To improve the efficiency of the LCLC-based thin film UV polarizer, a block copolymer (BC) was added to the cromolyn material. Two BCs of differing molecular weight were tested. The first (BC(a)) was a Poly(dimethylsiloxane-ethylene oxide) at a smaller MW=1200 (purchased from Polysciences Inc, Warrington, Pa.). The second, (BC(b)), was Poly(dimethylsiloxane-b-ethylene oxide) at a larger MW=3000 20:80 purchased from Polysciences, Inc (Warrington, Pa.). Both of the BCs contained 20 parts poly(dimethylsiloxane) [PDMS]—a low surface-tension, hydrophobic copolymer and 80 parts poly(ethylene oxide) [PEO]—a higher surface tension, hydrophilic copolymer, in their linear main-chain structure. Both BCs were tested by adding 0.005 g to 0.5 g to 14% (wt) aqueous solution of disodiumcromoglycate.
The film layer with BC(b) showed significant improvement of polarization efficiency.
The efficiency of “tiger stripes” removal is somewhat different for BC(b) and BC(a).
Small-molecular weight additives may also improve the uniformity of director orientation in LCLC-based films, for example by modifying the length of LCLC aggregates, and/or their viscoelastic properties. Fast Violet B, mentioned above, is believed to be capable of intercalation into LCLC solutions in water. Fast Violet B dye also increases the absorption of UV light polarized normally to the shearing direction of the dried LCLC film. Fast Violet B dye shows absorption at approximately 297 nm.
In another dried film of LCLC, 0.0015 g of Fast Violet B dye powder was added to 0.9985 g of 14% (wt) aqueous solution of DSCG. The solution of LCLC and Fast Violet B dye was sheared with a doctor blade and dried in the air, as described above. The transmission properties of the resulting film were determined as also described above.
It should be noted that concentrations of Fast Violet B dye greater than or equal to about 2 percent in the LCLC/dopant solution decrease the polarization efficiency of the resulting LCLC film. Moreover, a high concentration of additive decreases the film transmittance in visible and near-infrared wavelength range. Therefore, the aligned film of the present invention is preferably a dried film from a solution containing less than about 4 percent dopant, and more preferably less than about 2 percent dopant.
The dopant may also be selected to enhance the polarization of light in the UV portion of the electromagnetic spectrum. A cromolyn film was synthesized with the dopant 2,2′-dihydroxybenzophenone (C13H10O3, available from Sigma-Aldrich Corp., St. Louis, Mo.) as described above. 2,2′-dihydroxybenzophenone has the structure:
A near infra-red (NIR) polarizer was formed using an LCLC material and the NIR dye IR-806 (2-[2-[2-chloro-3-[2-[1,3-dihydro-3,3-dimethyl-1-(4-sulfobutyl)-2H-indol-2-ylidene]-ethylidene]-1-cyclopenten-1-yl]-ethenyl]-3,3-dimethyl-1-(4-sulfobutyl)-3H-indolium hydroxide, inner salt sodium salt, C37H44ClN2NaO6S2) purchased from Sigma-Aldrich Corp., St. Louis, Mo. IR-806 is water-soluble and has the chemical structure:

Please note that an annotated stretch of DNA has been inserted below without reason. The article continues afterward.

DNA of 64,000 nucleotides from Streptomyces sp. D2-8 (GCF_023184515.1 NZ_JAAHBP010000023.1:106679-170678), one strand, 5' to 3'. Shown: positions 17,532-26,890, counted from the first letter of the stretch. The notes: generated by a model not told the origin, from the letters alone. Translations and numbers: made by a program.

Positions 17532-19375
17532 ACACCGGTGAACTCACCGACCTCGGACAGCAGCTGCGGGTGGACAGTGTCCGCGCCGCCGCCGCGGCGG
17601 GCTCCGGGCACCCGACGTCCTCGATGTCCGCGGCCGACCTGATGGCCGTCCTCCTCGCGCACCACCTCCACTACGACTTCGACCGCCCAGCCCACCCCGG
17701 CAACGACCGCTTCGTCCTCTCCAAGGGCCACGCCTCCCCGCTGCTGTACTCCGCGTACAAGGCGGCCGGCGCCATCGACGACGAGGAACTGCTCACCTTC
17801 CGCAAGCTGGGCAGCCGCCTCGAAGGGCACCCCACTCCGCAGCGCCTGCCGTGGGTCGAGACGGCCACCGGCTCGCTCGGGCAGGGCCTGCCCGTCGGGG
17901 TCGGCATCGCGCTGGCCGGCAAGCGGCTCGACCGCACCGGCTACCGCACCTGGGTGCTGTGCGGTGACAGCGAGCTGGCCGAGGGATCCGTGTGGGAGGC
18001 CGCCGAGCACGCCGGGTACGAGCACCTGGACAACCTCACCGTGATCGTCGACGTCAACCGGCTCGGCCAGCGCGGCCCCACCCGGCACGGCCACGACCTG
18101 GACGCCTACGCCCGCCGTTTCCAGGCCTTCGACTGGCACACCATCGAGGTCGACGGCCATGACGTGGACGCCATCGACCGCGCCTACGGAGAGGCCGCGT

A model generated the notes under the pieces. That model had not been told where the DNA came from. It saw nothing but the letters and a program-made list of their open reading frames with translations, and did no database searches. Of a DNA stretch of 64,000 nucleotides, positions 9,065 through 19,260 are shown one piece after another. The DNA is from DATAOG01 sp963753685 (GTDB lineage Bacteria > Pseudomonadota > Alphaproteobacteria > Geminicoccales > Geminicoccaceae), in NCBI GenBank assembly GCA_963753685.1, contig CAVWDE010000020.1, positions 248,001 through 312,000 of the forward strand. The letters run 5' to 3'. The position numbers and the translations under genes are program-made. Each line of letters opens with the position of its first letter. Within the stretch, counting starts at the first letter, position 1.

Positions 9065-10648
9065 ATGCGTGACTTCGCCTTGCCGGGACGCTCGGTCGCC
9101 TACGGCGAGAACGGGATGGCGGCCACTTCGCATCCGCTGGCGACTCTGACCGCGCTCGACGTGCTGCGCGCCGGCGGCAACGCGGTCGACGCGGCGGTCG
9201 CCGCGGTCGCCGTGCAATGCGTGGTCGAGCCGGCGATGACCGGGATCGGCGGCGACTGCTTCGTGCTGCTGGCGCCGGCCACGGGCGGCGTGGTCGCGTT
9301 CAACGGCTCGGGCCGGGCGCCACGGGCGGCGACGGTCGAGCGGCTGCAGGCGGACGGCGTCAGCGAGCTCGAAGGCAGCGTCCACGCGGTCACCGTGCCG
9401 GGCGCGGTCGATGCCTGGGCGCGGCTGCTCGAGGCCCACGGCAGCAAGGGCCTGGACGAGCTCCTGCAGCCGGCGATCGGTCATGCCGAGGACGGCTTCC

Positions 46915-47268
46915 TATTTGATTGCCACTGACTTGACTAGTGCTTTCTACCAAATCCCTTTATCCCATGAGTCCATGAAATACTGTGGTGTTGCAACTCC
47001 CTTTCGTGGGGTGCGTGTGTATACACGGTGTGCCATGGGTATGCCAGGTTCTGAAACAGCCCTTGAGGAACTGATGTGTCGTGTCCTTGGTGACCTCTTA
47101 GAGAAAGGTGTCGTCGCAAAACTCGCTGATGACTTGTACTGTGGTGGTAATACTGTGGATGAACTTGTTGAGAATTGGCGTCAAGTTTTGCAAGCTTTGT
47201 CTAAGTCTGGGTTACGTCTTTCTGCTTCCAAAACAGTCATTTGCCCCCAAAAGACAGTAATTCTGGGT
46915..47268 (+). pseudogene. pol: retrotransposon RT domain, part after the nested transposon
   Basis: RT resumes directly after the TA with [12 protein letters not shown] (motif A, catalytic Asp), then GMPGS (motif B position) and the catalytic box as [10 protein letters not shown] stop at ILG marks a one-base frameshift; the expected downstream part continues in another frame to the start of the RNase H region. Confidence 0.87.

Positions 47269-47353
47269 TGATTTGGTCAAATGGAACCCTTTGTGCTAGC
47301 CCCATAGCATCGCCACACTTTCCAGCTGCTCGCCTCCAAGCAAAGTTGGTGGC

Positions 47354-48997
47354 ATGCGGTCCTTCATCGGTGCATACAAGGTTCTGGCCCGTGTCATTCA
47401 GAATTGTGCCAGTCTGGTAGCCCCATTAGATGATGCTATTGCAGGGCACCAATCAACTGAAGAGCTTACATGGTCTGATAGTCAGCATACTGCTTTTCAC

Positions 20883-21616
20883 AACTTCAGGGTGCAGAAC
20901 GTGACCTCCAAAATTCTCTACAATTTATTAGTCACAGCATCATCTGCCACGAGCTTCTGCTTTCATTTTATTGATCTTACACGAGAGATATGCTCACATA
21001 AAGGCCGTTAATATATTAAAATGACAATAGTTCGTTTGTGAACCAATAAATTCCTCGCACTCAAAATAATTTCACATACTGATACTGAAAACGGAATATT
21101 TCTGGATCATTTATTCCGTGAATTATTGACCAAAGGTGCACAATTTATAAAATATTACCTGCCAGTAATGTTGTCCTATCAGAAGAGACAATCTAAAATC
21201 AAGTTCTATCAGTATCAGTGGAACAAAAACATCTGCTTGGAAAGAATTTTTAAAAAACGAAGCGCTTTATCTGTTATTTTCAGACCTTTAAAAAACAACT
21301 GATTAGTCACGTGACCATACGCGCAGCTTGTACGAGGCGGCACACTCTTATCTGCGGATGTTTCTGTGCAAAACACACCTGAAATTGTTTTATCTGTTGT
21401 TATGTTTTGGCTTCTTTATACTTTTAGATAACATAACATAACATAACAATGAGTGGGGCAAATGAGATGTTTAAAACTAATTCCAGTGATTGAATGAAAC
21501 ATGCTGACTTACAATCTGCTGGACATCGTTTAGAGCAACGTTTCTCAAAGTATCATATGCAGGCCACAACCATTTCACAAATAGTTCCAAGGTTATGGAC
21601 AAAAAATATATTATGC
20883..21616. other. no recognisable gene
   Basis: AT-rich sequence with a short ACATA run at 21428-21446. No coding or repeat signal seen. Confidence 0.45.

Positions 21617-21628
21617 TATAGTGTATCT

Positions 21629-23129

IR-806 dye shows a maximum of absorption at wavelength λab≈806 nm. The molecular weight of IR-806 dye is 735.33 amu, which is of the same order of magnitude as the molecular weight of DSCG (468.38).
To obtain a dried film of LCLC with the NIR dye, two aqueous solutions were mixed in equal proportion: 14% (weight concentration) of chromolyn in water and 1 wt. % of IR-806 in water. The resulting mixture was sheared onto the surface of fused silica substrates using a doctor blade and was dried in the air.
Dried films of the sheared aqueous solution of cromolyn and IR-806 dye demonstrate the ability to polarize light in both UV and NIR spectral regions. LCLC+IR806 film showed a polarization efficiency of about 0.9 for UV light in the spectral range between 275 and 375 nm. In NIR spectral range, between 700 and 800 nm, the same film showed a polarization efficiency around 0.85. In a visible part, between 400 and 550 nm, the tested dried film showed transmission around 60% and a polarization efficiency less than about 0.1. The directions of maximum absorption relative to the shearing direction in the UV and IR regions are different for the film containing IR806. In the UV region, maximum absorption is observed for light polarized perpendicular to the shearing direction, while in the NIR region, from 600 to 900 nm, maximum absorption is achieved for polarization of light parallel to the shear direction.
Based upon the foregoing disclosure, it should now be apparent that addition of dopants to LCLC materials will carry out the objects set forth hereinabove. It is, therefore, to be understood that any variations evident fall within the scope of the claimed invention and thus, the selection of specific component elements can be determined without departing from the spirit of the invention herein disclosed and described.
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|U.S. Classification||428/1.2, 252/299.1, 252/299.2|
|International Classification||C09K19/58, C09K19/60|
|Cooperative Classification||Y10T428/1005, C09K2019/3425, C09K19/58, G02B5/3016, C09K19/3402, C09K19/606, C09K19/3483, C09K19/60|
|European Classification||C09K19/34B7, C09K19/58, C09K19/60, C09K19/34A, G02B5/30L|
|Aug 17, 2004||AS||Assignment|
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|May 13, 2008||CC||Certificate of correction|